The basking shark is huge—often bigger than a bus. As fish go, it's second in size only to the whale shark. It has been roaming the world's oceans for at least 30 million years. Mariners throughout history have mistaken it for a mythical sea serpent or the legendary cadborosaurus. Despite its massive size, it feeds mostly on tiny zooplankton.
These are some of the things we know about this gentle giant. But our understanding is limited; we don't really know much more about them than we did in the early 1800s. One thing we do know is that they used to be plentiful in the waters off the coast of B.C., in Queen Charlotte Sound, Clayoquot Sound, Barkley Sound, and even the Strait of Georgia. Only half a century ago, people taking a ferry from Vancouver to Vancouver Island may have spotted half a dozen lazily swimming by. But now, reported sightings are down to fewer than one a year off the B.C. coast. All indications are that this magnificent animal is on the edge of extinction. It makes my blood boil!
Over the past two centuries, people have been killing them for sport, for food, for the oil from their half-tonne livers, and to get them out of the way of commercial fishing operations. Many were also killed accidentally by fishing gear.
In their 2006 book Basking Sharks: The Slaughter of B.C.'s Gentle Giants, marine biologist (and David Suzuki Foundation sustainable fisheries analyst) Scott Wallace and maritime historian Brian Gisborne note that the "pest control" methods used in the 1950s and '60s were particularly gruesome. Basking sharks are so named because they appear to bask as they feed on plankton on the water's surface. And even though they don't eat salmon and other fish, they sometimes get tangled in gillnets, hindering commercial fishing operations. So fisheries patrol boats with large knives attached to their bows would slice the animals in half as they "basked" on the surface.
Basking sharks were not the only victims of fisheries-management practices during that time. Thousands of seals, sea lions, black bears, mergansers, and kingfishers were also killed in the name of keeping the salmon stocks for people.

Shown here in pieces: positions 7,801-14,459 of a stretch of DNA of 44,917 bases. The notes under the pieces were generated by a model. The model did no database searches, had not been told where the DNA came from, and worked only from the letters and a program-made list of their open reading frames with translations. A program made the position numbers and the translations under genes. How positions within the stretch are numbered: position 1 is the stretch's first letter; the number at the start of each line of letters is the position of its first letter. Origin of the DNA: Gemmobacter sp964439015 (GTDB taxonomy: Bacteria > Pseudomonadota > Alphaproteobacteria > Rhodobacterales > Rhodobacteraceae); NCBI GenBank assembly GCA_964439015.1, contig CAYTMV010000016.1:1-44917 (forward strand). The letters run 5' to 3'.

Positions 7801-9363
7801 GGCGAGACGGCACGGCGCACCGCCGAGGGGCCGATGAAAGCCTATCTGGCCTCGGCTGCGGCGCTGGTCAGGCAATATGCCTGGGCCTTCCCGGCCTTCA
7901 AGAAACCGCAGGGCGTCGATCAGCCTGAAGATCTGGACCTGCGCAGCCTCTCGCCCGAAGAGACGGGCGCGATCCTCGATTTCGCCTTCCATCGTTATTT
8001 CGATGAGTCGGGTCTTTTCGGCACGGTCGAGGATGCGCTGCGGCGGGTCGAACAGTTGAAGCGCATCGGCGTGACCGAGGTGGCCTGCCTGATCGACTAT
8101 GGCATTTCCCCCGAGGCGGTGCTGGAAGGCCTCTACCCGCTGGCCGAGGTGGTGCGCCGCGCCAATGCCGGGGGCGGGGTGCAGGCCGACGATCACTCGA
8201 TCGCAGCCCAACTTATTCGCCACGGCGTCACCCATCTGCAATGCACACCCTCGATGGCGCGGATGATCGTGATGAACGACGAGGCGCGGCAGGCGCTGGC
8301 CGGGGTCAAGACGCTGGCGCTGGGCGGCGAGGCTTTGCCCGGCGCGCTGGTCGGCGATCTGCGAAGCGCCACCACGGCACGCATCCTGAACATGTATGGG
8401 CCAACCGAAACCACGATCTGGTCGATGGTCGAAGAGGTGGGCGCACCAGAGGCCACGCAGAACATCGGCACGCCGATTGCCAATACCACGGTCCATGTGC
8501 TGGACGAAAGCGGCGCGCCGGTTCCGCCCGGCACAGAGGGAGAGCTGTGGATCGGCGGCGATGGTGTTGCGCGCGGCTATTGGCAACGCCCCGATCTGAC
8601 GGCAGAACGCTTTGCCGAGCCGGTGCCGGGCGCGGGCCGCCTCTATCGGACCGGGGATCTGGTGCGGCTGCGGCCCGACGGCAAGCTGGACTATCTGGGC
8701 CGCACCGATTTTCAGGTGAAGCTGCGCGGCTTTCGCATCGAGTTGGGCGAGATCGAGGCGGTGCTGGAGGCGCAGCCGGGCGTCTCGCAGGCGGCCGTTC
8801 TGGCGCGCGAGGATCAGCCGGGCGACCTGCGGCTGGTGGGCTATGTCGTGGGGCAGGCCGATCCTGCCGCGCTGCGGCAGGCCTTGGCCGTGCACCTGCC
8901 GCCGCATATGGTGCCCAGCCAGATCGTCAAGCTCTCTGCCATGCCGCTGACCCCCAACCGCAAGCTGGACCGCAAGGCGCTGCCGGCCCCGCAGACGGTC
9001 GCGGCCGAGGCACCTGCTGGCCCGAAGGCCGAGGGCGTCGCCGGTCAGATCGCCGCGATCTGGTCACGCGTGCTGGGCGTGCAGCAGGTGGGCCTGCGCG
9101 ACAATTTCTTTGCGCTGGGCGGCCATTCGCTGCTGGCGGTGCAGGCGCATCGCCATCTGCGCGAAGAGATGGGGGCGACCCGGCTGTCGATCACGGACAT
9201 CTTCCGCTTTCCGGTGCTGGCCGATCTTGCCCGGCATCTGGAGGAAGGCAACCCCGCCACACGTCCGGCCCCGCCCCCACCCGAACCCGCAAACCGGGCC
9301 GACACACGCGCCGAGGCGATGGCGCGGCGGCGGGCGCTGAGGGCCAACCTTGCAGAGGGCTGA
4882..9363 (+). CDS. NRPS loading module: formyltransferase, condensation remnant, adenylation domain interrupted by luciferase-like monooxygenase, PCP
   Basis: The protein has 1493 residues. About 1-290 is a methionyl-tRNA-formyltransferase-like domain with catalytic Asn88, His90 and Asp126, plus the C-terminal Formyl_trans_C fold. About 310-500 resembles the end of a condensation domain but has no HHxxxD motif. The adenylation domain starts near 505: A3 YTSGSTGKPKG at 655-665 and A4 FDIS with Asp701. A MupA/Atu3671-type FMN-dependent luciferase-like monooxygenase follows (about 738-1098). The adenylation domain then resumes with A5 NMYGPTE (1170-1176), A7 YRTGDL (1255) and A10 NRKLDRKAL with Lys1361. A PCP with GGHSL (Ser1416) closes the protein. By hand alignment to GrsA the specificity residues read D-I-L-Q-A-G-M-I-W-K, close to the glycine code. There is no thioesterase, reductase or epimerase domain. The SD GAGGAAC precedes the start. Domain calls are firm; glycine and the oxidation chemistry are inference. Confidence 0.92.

The basking shark is now recognized as an endangered species by the Committee on the Status of Endangered Wildlife in Canada, but it is not legally listed or protected under the federal Species at Risk Act. The government is consulting with Canadians until December 30 on whether or not to list and protect them. It goes without saying that they should be protected, but our country's record on endangered marine species doesn't leave a lot of room for optimism.
Although public consultation is good, listing of the basking shark—and any other species at risk—should be based on science. And the science is clear: The basking shark is Canada's most endangered marine fish. The Pacific population is almost extinct. We don't need a public consultation process to tell us that.
Listing the basking shark would have little or no economic impact, as there are so few sharks left. And because the federal government is largely responsible for the basking shark's demise, it has an even greater responsibility for its recovery.
If the basking shark does not get listed under the Species at Risk Act, other endangered marine species have little hope for protection. And it will be an indication that when it comes to these vulnerable animals, science does not matter. Already, we have another species recognized as endangered by COSEWIC, the porbeagle shark, but not only has Canada failed to offer it legal protection under the SARA, our country still has a directed fishery for it.
Fisheries and Oceans Canada justifies this lack of protection for the porbeagle shark by claiming that the socioeconomic impacts of listing it would be too great and that recovery and protection is or can be achieved used other means, such as the Fisheries Act.
But as we can see from the example of the basking shark, those other means are not enough. These animals need to be protected under strong species at risk legislation. When one species goes extinct, the repercussions cascade throughout the environment. We can't afford any more losses.